Latest News > 12 days of Christmas
We’ve broken down your family Christmas this year and picked out the perfect presents for everyone who’ll be around the table.
As far as he’s concerned its still 1965, the Beatles are the best band in the world and all music made since then is derivative. He thinks Drake is a brand of toilet cleaner and if you have one more argument about whether or not electronica ‘counts’ as ‘music’ Christmas might be cancelled. Give in. He’s been resisting change since John met Yoko…
She dreams of having an affair and running away to Paris, leaving the rest of you to deal with the arguments, the mountains of washing up and the disapproving looks from the neighbours when she puts ALL those empty wine bottles out for recycling after Christmas… Or she just quite liked that BBC drama about Versailles that was on a few months ago…
He’s watched so many World War Two films he’s convinced he served in the Pacific. You remember vividly the Christmas he put on his video of Tora! Tora! Tora! and when you thought it was mercifully over, he stuck The Bridge over the River Kwai into the VCR. You would have fallen asleep if he wasn’t swearing at the screen so much.
She drinks sherry with breakfast, swears like a sailor and has twice been expelled from her care home for bad behaviour. Her penchant for sexual innuendo around the dinner table horrifies your mum and puts everyone off their turkey. Every year she promises to behave and every year you find yourself hiding the booze while she ‘sleeps it off’ in front of the telly.
Hesse, any Hesse, is for this uncle who recently quit his job, took up the guitar and yoga, and enrolled on a short course in music therapy. His occult powers were no more in evidence than the Christmas he described the opening of his ‘third eye’ and the family collectively lost its appetite for pigs in blankets.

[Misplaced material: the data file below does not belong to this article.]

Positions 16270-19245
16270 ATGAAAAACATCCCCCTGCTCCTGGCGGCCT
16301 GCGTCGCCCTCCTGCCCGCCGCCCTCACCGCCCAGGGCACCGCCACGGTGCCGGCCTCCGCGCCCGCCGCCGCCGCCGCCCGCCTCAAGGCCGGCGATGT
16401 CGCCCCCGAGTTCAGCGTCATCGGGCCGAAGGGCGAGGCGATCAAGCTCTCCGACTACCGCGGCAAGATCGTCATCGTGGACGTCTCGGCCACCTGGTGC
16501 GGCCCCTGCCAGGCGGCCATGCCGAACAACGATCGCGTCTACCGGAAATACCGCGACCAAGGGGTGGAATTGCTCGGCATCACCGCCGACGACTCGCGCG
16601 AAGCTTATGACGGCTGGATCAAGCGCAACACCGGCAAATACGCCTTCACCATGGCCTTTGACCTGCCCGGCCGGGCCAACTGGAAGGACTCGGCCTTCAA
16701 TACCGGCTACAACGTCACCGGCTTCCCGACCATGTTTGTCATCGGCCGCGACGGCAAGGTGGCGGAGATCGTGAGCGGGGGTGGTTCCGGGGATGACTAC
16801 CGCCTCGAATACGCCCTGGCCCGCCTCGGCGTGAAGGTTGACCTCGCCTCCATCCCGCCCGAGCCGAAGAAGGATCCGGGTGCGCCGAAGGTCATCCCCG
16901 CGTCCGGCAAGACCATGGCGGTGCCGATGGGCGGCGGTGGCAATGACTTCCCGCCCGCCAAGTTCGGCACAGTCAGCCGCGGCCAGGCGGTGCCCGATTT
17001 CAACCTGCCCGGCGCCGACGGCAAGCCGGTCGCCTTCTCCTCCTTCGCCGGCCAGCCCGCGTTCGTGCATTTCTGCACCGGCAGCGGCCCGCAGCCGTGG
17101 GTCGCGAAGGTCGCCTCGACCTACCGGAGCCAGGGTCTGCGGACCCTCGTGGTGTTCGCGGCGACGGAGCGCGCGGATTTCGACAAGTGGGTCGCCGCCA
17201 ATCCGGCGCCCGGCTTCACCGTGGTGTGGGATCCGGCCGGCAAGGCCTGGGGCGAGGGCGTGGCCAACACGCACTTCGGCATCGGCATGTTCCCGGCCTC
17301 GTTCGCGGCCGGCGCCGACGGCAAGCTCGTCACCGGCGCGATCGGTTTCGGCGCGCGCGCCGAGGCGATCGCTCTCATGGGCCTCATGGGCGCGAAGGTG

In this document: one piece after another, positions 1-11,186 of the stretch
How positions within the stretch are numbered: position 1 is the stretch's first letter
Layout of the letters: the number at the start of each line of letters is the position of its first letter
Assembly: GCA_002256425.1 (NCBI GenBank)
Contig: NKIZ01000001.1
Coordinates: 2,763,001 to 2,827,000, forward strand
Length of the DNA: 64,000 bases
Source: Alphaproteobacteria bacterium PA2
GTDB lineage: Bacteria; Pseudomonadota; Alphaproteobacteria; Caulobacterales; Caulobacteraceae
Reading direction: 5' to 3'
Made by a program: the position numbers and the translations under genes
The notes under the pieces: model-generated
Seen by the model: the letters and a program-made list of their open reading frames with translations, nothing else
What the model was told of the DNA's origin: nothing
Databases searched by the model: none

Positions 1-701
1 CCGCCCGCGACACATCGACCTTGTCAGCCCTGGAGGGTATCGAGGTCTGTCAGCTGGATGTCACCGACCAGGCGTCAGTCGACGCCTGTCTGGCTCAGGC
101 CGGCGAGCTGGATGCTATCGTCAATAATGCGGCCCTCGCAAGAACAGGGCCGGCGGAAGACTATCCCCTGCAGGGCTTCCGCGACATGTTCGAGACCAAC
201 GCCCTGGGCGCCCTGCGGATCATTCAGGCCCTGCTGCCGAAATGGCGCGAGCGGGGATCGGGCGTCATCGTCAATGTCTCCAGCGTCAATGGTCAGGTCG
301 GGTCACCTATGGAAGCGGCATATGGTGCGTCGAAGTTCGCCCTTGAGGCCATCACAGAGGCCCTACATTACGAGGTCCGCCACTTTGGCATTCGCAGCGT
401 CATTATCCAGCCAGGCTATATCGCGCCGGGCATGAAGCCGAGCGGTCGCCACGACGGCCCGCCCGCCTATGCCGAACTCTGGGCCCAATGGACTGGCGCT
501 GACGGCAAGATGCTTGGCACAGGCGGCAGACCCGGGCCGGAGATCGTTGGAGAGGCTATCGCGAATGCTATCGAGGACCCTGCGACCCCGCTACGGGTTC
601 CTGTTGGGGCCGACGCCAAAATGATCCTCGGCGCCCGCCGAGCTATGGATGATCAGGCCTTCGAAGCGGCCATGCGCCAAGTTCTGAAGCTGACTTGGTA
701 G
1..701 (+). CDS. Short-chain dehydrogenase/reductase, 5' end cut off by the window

She puts plastic covers on the furniture and makes you take your shoes off at the door to ‘save’ the carpets. Her Christmas buffet wouldn’t look out of place at Abigail’s Party and every year she buys you the same deodorant and shower gel set and asks you prying questions about your love life or the lack thereof.
You’ve forgotten what her face looks like when it’s not illuminated by a screen. She only communicates via Snapchat and Instagram and gives you a look of total incomprehension when you tell her you met your partner in the pub rather than on Tinder. When you’re stuck at Granny’s without phone signal or wifi she’ll be grateful for the ‘analogue’ book you bought her…
Another Christmas with his head in a book. You don’t know what to say to him; that’s OK, he doesn’t know what to say to you, or anyone else for that matter. But you take a seat beside him because he’ll come in handy when it’s time for the quiz of the year.
That mysterious cousin you’ve always secretly admired. They were in some kind of ‘trouble’ a few years ago, although you’ve never really known what it was… enigmatic, elusive and dangerously cool they can usually be found smoking Gauloises, drinking red wine and talking about an obscure eighteenth century philosopher.
Poor uncle. So harmless, so meek. He just didn’t see it coming. But you did, and so did everyone else. That was quite a Christmas when he let it all out at the aunt whom you no longer speak of. Your mum quietly tidied away the potatoes and tried to point out a robin on the windowsill, but no one cared. Let Bentinho show him the way to get over his Capitu.
Like every year, a little aloof and lost for things to say. Mostly because no one considers fine art a degree, but also because if she says too much, this family of hers is likely as not to send her to therapy; and she definitely doesn’t want that again. Most attentive to the black sheep, whose fearless anarchism she wishes she could imitate.
At forty she discovered that everyone is creative, including, and especially, herself. Now she describes herself as a mystic and has moved to Cornwall where she makes charms and sells them at local fairs, unless she’s giving them to you for Christmas.